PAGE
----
It's an awful experience when an airline loses your luggage, and it happens to hundreds of passengers every single day.
To help you navigate these tricky waters, we've compiled everything you need to know for when your luggage gets lost.
1. If your luggage is damaged, get the airline to pay for repairs
If a bag is torn, missing a wheel, or in any way damaged, the airline should pay for repairs. If it's beyond help, the airline will pay you its depreciated value. Same goes for anything inside that's been damaged, though you'll have to prove that you didn't pack the damaged goods inadequately, especially if the outside of the suitcase is fine.
2. If your bag is delayed, report it as lost ASAP
Most "lost" bags are only delayed, as airlines have increasingly sophisticated systems of tracking them down, and can usually do so within a few hours. Chances are, your bags simply got on the wrong flight.
However, you still want a paper trail. Even if airline personnel has located your luggage and say it's on the next flight, ask them to file a report. You can give them your baggage claim tags, just make sure to get a copy of the report. Also make sure to get a phone number so that you can follow up/pester someone just in case.
Pro tip: take a photo of your luggage before you depart: it will be more effective than describing your black suitcase.
3. Check the back of your ticket for maximum claims
Certain airlines have a maximum claim they will allow, but you can usually find that on the back of your ticket. This means that if they have a maximum claim of $200, you might want to keep your brand new iPad in your carry-on, or buy "excess valuation."
4. Get ready to negotiate
Generally, you're entitled to getting back "reasonable expenses" incurred while luggage-less, though what you consider reasonable might not be in line with what the airline considers reasonable. This is when you need to flex your negotiation muscles.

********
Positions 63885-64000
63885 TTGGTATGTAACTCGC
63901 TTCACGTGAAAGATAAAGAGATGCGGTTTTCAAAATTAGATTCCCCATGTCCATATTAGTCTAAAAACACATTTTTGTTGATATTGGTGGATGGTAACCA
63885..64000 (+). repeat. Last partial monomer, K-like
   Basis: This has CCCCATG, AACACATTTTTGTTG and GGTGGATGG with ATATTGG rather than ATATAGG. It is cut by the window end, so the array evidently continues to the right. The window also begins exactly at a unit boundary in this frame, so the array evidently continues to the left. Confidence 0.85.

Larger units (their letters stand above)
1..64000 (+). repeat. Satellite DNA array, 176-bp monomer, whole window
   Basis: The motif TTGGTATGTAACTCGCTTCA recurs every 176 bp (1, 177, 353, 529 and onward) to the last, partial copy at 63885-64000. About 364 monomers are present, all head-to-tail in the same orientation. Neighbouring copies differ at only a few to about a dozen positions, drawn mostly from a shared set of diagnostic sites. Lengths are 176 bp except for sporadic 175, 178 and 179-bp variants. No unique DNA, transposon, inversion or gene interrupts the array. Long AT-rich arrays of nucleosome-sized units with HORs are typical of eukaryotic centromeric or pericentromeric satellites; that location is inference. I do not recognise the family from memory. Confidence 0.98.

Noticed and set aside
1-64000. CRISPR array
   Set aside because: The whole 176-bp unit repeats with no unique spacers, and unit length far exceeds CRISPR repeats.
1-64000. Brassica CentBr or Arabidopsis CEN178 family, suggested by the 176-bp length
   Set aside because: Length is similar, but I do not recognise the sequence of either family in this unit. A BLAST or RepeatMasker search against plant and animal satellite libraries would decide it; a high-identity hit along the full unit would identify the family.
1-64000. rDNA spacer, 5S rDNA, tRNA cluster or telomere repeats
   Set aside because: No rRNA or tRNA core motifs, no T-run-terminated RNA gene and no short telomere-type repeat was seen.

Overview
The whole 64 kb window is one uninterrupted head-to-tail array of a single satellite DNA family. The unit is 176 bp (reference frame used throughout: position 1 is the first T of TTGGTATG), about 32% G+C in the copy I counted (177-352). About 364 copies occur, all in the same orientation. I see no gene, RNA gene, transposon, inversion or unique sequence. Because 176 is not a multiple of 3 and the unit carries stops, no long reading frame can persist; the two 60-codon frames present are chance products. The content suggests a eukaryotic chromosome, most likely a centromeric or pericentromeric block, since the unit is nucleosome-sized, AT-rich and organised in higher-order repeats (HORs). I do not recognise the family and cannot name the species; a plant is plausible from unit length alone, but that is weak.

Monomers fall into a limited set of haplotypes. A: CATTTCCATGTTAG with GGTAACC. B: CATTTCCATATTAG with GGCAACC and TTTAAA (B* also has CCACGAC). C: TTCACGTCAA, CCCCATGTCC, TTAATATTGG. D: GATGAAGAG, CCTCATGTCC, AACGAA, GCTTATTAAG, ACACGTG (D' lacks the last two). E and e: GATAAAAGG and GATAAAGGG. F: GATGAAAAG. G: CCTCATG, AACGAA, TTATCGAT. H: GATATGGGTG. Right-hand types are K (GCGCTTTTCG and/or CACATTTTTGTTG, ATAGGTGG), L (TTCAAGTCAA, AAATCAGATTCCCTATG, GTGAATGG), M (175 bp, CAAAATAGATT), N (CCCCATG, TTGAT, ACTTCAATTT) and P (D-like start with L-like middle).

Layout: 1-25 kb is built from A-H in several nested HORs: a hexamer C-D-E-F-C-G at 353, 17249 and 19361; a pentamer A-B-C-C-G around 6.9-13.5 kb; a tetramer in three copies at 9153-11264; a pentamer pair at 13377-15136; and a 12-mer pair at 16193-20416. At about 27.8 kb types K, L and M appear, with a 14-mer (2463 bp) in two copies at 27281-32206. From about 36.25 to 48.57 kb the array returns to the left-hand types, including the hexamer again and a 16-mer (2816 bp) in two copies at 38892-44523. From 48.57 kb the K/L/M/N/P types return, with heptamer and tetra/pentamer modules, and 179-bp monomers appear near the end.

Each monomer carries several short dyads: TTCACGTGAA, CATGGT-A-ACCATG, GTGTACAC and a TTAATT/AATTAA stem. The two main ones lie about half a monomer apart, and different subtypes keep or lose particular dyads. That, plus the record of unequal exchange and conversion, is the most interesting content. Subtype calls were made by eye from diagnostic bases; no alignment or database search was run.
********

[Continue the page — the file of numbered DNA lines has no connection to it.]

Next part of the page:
5. Get reimbursed for your checked baggage fee
Whether you actually get reimbursed depends on the airline, but asking to get reimbursed for the outrageous fee you paid for the privilege of having your bag lost can't hurt.
6. Don't assume that your delayed luggage will be delivered to you for free
Ask the airline first and negotiate if need be. If sports equipment is lost, get the airline to cover your rentals. If you've arrived without your skis, most airlines are amenable to covering the cost of rentals.
7. If your luggage is lost, set a claim
OK, so your bag is really lost, it's time to set a claim. The airline will do everything it can to find your bag and avoid having to pay out, but once it declares your stuff officially gone, they have to reimburse you for it. Basically, setting a claim involves filling out a claim form and explaining in detail what was in the bag.
8. Know that you will never get full prices on your things
Airlines will only pay depreciated values for things, so unless you can prove that something you lost is brand new, they will only pay you a fraction of its value. The same goes for reimbursing you for clothes or anything bought while your luggage was temporarily lost — since they assume you will wear items again in the future they won't pay the full price.
9. Don't ask for too much
If airlines feel like you're exaggerating, or worse, lying, they might deny your claim entirely. They're also prone to asking for receipts or other documentation, so unless you're a hoarder with every receipt for everything you've ever bought, get ready to haggle with the airline on what your stuff is actually worth.
10. Check your home insurance and credit cards
Some homeowner's or renter's insurances will cover losses that occurred outside of your home. In a similar vein, some credit cards offer flight insurance or supplemental baggage coverage, which are often automatically applied when you buy a ticket with that card.
11. Be patient
It can take airlines anywhere from a few hours to a month to locate your bag, and another four weeks to three months to reimburse you. In some cases, they will offer you travel vouchers worth more than the cash they owe you, but you should make sure those aren't constrained by restrictions and blackout dates.
Have you ever lost your luggage? What happened, and were you able to recoup your luggage? Let us know in the comments below, we’d love to hear from you.
Written by Sophie-Claire Hoeller. First appeared on Stuff.co.nz.
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